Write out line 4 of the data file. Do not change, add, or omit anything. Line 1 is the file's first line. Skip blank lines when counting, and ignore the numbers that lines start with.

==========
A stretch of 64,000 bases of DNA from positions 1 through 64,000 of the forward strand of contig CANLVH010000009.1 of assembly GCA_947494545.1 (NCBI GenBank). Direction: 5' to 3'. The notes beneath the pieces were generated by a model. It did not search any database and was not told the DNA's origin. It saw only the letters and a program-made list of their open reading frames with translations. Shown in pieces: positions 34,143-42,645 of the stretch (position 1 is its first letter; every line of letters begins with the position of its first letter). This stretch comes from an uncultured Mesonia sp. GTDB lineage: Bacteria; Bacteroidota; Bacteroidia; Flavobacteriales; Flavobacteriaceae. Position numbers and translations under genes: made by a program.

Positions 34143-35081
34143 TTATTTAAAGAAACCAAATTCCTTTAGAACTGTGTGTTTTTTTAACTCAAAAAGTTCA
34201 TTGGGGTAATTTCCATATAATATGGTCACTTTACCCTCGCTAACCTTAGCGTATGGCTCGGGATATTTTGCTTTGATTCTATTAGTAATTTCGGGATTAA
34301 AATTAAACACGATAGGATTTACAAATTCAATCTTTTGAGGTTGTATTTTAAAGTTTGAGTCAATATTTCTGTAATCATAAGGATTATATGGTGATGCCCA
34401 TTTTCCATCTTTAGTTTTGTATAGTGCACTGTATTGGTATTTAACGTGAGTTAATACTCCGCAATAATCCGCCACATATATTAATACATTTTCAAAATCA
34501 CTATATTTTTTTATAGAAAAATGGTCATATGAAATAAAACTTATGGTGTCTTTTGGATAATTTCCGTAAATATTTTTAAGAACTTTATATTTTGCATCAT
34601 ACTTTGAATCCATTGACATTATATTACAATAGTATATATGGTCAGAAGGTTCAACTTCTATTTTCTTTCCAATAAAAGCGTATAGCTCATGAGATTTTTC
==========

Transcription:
34201 TTGGGGTAATTTCCATATAATATGGTCACTTTACCCTCGCTAACCTTAGCGTATGGCTCGGGATATTTTGCTTTGATTCTATTAGTAATTTCGGGATTAA